Big life events often prompt us to update important documents like our will, add beneficiaries to our insurance, and update distributions for our retirement accounts. And much like the old infomercial said, we set it and forget it. But over the course of years, a lot can change in our lives, including the breakup of long-time relationships and marriages that end in divorce. In the aftermath, it is important to review these important documents and make updates as necessary.
It’s probably a good time to revisit a definition from our Glossary. A probate asset is something in the estate that can be transferred by a will. This can include things like money, real estate, and personal property like jewelry or cars. When you have a relationship with someone that is close enough that you include that person in your will, when that relationship ends, you may want to change your will to reflect the change in relationship.
A will can be changed in a couple of ways. First, an estate attorney can write a codicil to the will. A codicil is an addition to a will, written after the initial creation of the will. It provides additional or supplementary information to the will and when it is executed, it becomes fully part of the will, as part of the will.
A will can also be voided by the execution of a new will. An estate attorney who writes a will generally always includes language that explicitly revokes any prior wills, asserting that the new will is the only valid one.
As you know, hiring an estate attorney is an important part of making your estate plans. You can use the same attorney or law firm when you update your will, or you can use a different attorney. The writing of a codicil or new will can be undertaken by any competent estate attorney and it does not have to be the person who wrote the original document.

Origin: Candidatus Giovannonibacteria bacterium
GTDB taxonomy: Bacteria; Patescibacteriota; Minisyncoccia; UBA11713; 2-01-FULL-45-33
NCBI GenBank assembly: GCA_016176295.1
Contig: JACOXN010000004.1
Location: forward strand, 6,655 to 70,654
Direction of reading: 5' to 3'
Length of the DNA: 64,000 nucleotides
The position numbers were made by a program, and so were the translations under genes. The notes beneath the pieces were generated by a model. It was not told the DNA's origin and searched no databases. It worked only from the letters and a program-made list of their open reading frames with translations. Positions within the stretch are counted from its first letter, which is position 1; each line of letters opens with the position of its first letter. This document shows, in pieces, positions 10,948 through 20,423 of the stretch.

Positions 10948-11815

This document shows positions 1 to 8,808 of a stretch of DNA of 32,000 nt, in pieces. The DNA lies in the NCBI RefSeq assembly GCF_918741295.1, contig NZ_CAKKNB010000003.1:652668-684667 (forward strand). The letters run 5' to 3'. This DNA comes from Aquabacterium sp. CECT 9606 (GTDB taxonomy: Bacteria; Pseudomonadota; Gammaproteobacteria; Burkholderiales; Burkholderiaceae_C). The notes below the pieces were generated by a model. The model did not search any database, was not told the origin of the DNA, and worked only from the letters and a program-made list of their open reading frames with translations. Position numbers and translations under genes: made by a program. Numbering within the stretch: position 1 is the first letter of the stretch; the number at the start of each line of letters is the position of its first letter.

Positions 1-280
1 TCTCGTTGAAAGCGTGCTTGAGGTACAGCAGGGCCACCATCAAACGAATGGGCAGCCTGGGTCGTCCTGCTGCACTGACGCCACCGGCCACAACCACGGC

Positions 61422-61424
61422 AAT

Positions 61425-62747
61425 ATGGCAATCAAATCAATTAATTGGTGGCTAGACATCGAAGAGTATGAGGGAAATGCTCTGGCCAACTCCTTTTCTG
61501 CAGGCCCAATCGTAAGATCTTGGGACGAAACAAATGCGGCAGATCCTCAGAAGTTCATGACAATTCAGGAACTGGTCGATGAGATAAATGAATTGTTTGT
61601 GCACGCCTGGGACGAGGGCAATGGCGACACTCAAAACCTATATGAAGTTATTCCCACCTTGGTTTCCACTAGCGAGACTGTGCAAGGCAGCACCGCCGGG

Again our Glossary gives a helpful definition of a non-probate asset. They are assets that cannot be passed on through a will. The most common example of a non-probate asset is insurance. The insurance documents themselves govern how the insurance money is distributed and a will cannot impact this type of asset.
Just like a will, though, you may alter beneficiaries during your lifetime. You simply need to contact the insurance company (or your employer if it is an employer policy) to update the beneficiary information.
Once you’ve made the necessary changes, don’t forget to tell your executor what you’ve done. You don’t have to outline all of the details of your new will or beneficiary distribution, but it is a good idea to let your executor know that you’ve taken care of this important work.
And if you’ve been told that you’ve been named as executor of an estate and know that person’s relationship status has recently changed, it is worth asking the question (at the appropriate time and in the appropriate way) whether they’ve addressed the change in their estate plans. It can often save time and help ensure their wishes are followed.